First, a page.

• Adverse events following treatment were mostly musculoskeletal or pain related and were reported by 48% of the group after their first visit and 26% after their second or third visit. Altogether, 56% of the cohort reported an adverse event following any of the first 3 treatments. More than 80% of those who reported adverse events considered them to have no influence or minor influence on their activities of daily living.

Conclusions & Practical Application:

The authors pointed out that only one other study (Hurwitz et al.) has investigated both positive and negative clinical outcomes in neck pain patients undergoing chiropractic treatment, although it had a smaller sample size. Interested readers should review this paper as well.

Two major findings of this study should be emphasized:
  1. Regarding risks, even though more than 50% of the patients experienced an adverse event, only 1% of them reported to be much worse at the end of the study. Furthermore, no serious neurologic complications were reported.
  2. Regarding benefits, most patients experienced benefit from chiropractic treatment rather quickly, even though many of them had chronic conditions and had undergone prior care.
A number of the same symptoms that are commonly thought to be caused by manipulative treatment, such as headache, nausea, dizziness, tiredness, or depression, were present in many of the subjects at baseline, and were sometimes of severe intensity. Accordingly, it is possible to mistakenly ascribe previously unreported symptoms to the treatment, when they were actually present prior to the start of treatment. This may have artificially inflated the percentage of those reporting adverse events.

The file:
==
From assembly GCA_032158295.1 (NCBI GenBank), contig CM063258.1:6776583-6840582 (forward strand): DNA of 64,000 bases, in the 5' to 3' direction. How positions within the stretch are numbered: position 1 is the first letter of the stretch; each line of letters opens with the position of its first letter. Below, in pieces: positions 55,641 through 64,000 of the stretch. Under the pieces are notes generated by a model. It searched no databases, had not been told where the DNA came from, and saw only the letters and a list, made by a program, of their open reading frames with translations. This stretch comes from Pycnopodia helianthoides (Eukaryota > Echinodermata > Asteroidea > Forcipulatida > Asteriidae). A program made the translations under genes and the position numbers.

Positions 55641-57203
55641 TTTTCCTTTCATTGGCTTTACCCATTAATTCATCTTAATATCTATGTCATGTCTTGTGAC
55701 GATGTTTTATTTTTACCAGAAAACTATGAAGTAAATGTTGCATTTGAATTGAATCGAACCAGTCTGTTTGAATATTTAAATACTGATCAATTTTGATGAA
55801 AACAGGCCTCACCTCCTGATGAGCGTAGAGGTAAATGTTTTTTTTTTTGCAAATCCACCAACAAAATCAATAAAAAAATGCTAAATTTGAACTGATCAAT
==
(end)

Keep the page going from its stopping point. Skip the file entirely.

It is relevant to note that this study confirms earlier work suggesting that most adverse events occur near the beginning of a treatment regimen. Clinicians may want to consider this when designing treatment plans, perhaps limiting certain interventions early on, when patients seem most likely to have a reaction.

Several study limitations were listed, including the use of questionnaires that have not been validated; the potential for response, recall, and selection bias; no use of a control group; and the fact that imaging was not obtained for most patients.

Since neck pain patients responded so quickly to care in this study, particularly within the first 3 treatments, and since most patients remained stable after 3 months of care, clinicians should recognize that extended treatment programs might have limited added value, especially when patients do not improve by their fourth visit.

The authors concluded that, even though adverse events following treatment are common and sometimes of severe intensity, the results of this study show that the benefits of chiropractic care for neck pain outweigh the potential risks.

Additional Reference:

Hurwitz EL, Morgenstern H, Vassilaki M, Chiang LM. Adverse reactions to chiropractic treatment and their effects on satisfaction and clinical outcomes among patients enrolled in the UCLA Neck Pain Study. J Manipulative Physiol Ther 2004;27:16-25.